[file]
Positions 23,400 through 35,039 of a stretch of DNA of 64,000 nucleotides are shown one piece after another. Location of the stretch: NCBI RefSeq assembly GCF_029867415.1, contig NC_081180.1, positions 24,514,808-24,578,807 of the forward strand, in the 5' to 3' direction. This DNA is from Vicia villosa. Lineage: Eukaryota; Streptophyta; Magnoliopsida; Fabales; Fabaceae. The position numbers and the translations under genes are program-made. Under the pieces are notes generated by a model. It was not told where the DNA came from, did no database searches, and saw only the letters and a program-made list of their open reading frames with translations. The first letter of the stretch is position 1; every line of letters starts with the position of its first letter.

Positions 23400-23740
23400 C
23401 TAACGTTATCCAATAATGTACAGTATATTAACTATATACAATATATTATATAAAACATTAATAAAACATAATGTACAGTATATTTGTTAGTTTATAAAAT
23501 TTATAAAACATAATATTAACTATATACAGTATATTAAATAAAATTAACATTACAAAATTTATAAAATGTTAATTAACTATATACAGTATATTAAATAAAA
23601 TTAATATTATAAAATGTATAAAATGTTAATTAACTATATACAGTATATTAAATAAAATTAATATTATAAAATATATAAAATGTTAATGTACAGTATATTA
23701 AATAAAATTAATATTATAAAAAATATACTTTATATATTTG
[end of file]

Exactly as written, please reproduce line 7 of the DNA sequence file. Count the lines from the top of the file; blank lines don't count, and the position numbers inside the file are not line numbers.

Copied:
23701 AATAAAATTAATATTATAAAAAATATACTTTATATATTTG